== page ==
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n. pl. in·dex·es or in·di·ces (-dĭ-sēz′)
1. Something that serves to guide, point out, or otherwise facilitate reference, especially:
a. An alphabetized list of names, places, and subjects treated in a printed work, giving the page or pages on which each item is mentioned.
b. A thumb index.
c. A table, file, or catalog.
d. Computers A list of keywords associated with a record or document, used especially as an aid in searching for information.
2. Something that reveals or indicates; a sign: "Her face ... was a fair index to her disposition" (Samuel Butler).
3. A character (☞) used in printing to call attention to a particular paragraph or section. Also called hand.
4. An indicator or pointer, as on a scientific instrument.
a. Mathematics A number or symbol, often written as a subscript or superscript to a mathematical expression, that indicates an operation to be performed, an ordering relation, or a use of the associated expression.
b. A number derived from a formula, used to characterize a set of data.
a. A statistical value that represents the price or value of an aggregate of goods, services, wages, or other measurable quantities in comparison with a reference number for a previous period of time.
b. A number that represents the change in price or value of stocks or other securities in a particular market, sector, or asset class.
c. The stocks or other securities represented by an index.
7. Index Roman Catholic Church A list formerly published by Church authority, restricting or forbidding the reading of certain books.
tr.v. in·dexed, in·dex·ing, in·dex·es
a. To furnish with an index: index a book.
b. To enter in an index.
2. To indicate or signal.
3. To adjust through indexation.

[Middle English, forefinger, from Latin; see deik- in Indo-European roots.]

in′dex′er n.
American Heritage® Dictionary of the English Language, Fifth Edition. Copyright © 2016 by Houghton Mifflin Harcourt Publishing Company. Published by Houghton Mifflin Harcourt Publishing Company. All rights reserved.
ThesaurusAntonymsRelated WordsSynonymsLegend:
Noun1.indexing - the act of classifying and providing an index in order to make items easier to retrieve
classification, compartmentalisation, compartmentalization, assortment, categorisation, categorization - the act of distributing things into classes or categories of the same type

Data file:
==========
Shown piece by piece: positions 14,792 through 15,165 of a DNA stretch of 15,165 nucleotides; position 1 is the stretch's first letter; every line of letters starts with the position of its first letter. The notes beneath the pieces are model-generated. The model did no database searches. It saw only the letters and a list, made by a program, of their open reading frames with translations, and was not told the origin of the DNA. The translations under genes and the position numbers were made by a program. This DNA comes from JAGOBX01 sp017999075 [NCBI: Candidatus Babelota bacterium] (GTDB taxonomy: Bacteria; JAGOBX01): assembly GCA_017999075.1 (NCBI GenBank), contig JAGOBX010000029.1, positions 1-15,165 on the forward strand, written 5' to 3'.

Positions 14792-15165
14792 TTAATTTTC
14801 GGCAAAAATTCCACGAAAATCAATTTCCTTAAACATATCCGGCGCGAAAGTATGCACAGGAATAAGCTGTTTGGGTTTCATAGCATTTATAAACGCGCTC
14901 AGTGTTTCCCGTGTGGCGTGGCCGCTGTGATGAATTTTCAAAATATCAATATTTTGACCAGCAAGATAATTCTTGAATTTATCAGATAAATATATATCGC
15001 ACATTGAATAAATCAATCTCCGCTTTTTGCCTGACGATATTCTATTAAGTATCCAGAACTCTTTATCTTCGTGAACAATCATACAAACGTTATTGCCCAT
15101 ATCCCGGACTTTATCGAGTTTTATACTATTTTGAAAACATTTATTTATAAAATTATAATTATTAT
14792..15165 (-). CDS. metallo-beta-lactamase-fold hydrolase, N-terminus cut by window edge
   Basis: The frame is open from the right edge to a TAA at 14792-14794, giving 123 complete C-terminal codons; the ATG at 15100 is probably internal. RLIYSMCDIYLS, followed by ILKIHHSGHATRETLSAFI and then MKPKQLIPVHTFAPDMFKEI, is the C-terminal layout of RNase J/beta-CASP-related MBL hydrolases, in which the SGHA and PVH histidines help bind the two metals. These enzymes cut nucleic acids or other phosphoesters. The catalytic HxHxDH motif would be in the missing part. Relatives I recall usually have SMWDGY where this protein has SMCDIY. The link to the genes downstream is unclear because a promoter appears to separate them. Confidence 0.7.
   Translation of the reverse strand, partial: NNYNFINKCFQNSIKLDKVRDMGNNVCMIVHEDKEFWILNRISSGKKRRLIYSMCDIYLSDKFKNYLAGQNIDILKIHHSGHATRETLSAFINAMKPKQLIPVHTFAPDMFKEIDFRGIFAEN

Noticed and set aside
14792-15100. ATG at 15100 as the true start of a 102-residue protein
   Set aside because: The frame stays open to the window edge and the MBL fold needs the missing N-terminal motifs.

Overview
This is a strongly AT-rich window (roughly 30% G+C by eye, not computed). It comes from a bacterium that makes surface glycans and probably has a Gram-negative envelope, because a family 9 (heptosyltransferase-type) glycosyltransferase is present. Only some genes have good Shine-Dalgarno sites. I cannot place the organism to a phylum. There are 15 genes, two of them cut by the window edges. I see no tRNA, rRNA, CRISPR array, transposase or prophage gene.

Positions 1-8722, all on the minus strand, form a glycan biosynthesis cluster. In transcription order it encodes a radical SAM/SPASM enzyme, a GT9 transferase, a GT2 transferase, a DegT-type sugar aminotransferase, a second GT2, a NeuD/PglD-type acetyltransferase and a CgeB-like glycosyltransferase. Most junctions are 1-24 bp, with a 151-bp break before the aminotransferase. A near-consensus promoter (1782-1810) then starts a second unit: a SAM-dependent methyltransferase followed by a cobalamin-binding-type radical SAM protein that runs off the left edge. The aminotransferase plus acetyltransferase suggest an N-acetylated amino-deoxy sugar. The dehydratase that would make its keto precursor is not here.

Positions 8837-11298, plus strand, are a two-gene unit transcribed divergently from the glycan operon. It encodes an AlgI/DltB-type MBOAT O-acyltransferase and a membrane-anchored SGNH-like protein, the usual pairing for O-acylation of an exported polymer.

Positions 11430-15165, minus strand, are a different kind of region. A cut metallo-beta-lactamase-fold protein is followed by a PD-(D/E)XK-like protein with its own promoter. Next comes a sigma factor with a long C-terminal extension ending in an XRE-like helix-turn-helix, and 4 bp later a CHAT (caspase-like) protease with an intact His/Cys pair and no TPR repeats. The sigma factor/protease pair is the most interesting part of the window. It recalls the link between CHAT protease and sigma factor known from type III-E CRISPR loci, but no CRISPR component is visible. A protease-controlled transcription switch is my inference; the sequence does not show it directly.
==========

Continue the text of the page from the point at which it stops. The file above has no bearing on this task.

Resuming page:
Based on WordNet 3.0, Farlex clipart collection. © 2003-2012 Princeton University, Farlex Inc.
References in classic literature ?
His air remained calm and cold, his small compressed mouth indexing his powers of self-control; his face wearing still that terrible sterile expression which had spread thereon since her disclosure.
ABSTRACT: Different author productivity indexing methods have been proposed in order to rank scientists on the basis of their research work.
Since its creation in 2007, Solactive AG has become one of the key players in the indexing space.
"Credit Suisse, a leading name in hedge funds, together with Dow Jones Indexes, a leading name in indexing, will result in an exceptional partnership opportunity and a superb range of products," said Michael A.
Indexing services may be the solution to providing current and reliable information to information seekers.
His knowledge about Islamic Finance and his broad industry relationships will assure that the Dow Jones Islamic Index family continues to be the leader in Islamic indexing. Tariq will reinforce and support Dow Jones Indexes' commitment to innovative, meaningful and relevant Islamic indexes in the future," said Michael A.
Because actual real estate holdings are bought and sold infrequently, indexing the "market value" of these holdings is slow and problematic, while pension plans and other institutions need a more reliable and regularly available benchmark.
It claims indexing for more than 8,000 publications, of which 6,800 are abstracted and indexed and 4,500 are full text.
She has both the amazing indexing acumen for which members of the American Society of Indexers are known, as well as the sensibilities of personal experience in and dedication to black culture and Literature.
While fleshing out the scope, consider issues such as what sort of access each user will require, who will do the scanning and indexing, how long the documents need to be kept on the system, any hard deadlines associated with a specific deliverable, and so on.
In this case, a simple index will greatly speed data access: in this case, indexing the customer table by the state field.
To answer this question, we will look at the total costs of equity funds as well as the implications of another little understood obstacle, closet indexing. In the end, CPAs are likely to share the view that whether or not the markets are efficient is irrelevant.